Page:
Ronald Davis -The Artist

"Forword" by Lou Zona


dotThis statement was originally printed in the catalog that accompanied the forty work retrospective, "Ronald Davis: Abstractions 1962 – 2002," exhibited at the Butler Institute of American Art, Youngstown, Ohio in October 2002.


The generation of artists of which Ronald Davis is a part has made a lasting contribution to the field and in fact continues to inspire the art of the new century. But very few of Davis' contemporaries can claim to have affected the course of events to the extent that this California-born painter has, in both substance as well as style. And perhaps no other painter of his era explored media with as much intensity or investigated new approaches to abstraction with such depth.

Despite enormous success with his early, visually masterful canvases he pushed full speed ahead in developing ways to express his ideas in newly developed resins, new material developed for industrial applications. These extraordinarily complex works soon became among the most exhibited and critically acclaimed works of the Post War era. They pointed to the future and to its possibilities with the same significance of Gabo's and Pevsner's constructivist works of decades before. Davis's resin works in fact proved to be a high water mark for American geometric based abstraction, rivaling in importance Modrian's Broadway Boogie Woogie.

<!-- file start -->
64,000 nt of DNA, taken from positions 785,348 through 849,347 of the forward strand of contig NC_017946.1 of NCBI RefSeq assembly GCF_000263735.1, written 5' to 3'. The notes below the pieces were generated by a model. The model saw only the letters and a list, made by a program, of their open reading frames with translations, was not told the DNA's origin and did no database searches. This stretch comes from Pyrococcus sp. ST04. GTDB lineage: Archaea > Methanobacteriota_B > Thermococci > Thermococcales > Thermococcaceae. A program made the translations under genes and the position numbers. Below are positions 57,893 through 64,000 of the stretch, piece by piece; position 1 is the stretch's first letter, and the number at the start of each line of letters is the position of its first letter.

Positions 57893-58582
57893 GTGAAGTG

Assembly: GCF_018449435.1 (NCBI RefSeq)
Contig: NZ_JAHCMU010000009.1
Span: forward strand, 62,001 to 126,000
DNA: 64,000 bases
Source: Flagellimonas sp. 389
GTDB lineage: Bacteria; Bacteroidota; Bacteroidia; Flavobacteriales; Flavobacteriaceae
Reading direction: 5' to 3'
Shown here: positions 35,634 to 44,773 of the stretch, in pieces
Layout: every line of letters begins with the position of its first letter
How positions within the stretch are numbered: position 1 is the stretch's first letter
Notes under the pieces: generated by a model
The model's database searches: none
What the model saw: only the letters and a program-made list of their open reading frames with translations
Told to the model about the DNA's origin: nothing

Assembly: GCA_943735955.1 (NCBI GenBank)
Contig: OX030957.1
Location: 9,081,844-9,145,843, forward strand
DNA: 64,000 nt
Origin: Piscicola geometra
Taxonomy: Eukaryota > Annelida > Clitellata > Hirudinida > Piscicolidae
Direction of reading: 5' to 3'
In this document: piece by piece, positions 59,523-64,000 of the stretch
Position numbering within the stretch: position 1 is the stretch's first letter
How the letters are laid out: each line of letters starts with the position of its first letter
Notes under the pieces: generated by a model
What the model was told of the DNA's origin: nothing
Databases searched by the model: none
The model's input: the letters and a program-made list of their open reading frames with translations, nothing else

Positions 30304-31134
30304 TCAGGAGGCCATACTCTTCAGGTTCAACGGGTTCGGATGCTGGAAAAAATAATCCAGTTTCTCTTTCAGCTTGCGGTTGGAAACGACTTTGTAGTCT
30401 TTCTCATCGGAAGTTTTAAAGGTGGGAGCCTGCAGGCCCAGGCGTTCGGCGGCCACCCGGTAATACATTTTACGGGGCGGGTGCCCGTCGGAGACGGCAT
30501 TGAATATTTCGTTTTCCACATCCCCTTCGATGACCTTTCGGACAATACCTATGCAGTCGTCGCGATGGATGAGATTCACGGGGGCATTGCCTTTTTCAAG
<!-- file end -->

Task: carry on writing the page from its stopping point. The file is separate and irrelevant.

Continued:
Given Ronald Davis's history in taking risks and in exploring new modes of visual expression, it is not shocking to learn of his early plunge into electronic media. His reach into computer graphic works was undoubtedly the earliest serious work done in this new media. Certainly he was the very first established artist to recognize the importance and the wide-ranging possibilities of this, the most exciting new media since the creation of oil paint. This, like the previous trend setting departure from tradition, has shown the world that Ronald Davis should rank as one of the great innovators of the twentieth century and clearly is an artist whose work will ultimately help define the art of the new century.

On a personal level, this exhibition represents a special moment in my career. I have admired the work of Ronald Davis for nearly four decades since I first experienced its amazing beauty and power at the Leo Castelli Gallery. His work from that moment on would remain for me a standard of achievement by which I would compare other abstract works. I am honored and most proud that The Butler Institute of American Art would play host to Ronald Davis's first major museum show in recent years. He is an American classic and a star of our visual arts heritage who deserves all the recognition and acclaim we can give.

— Louis A. Zona, Director: Butler institute of American Art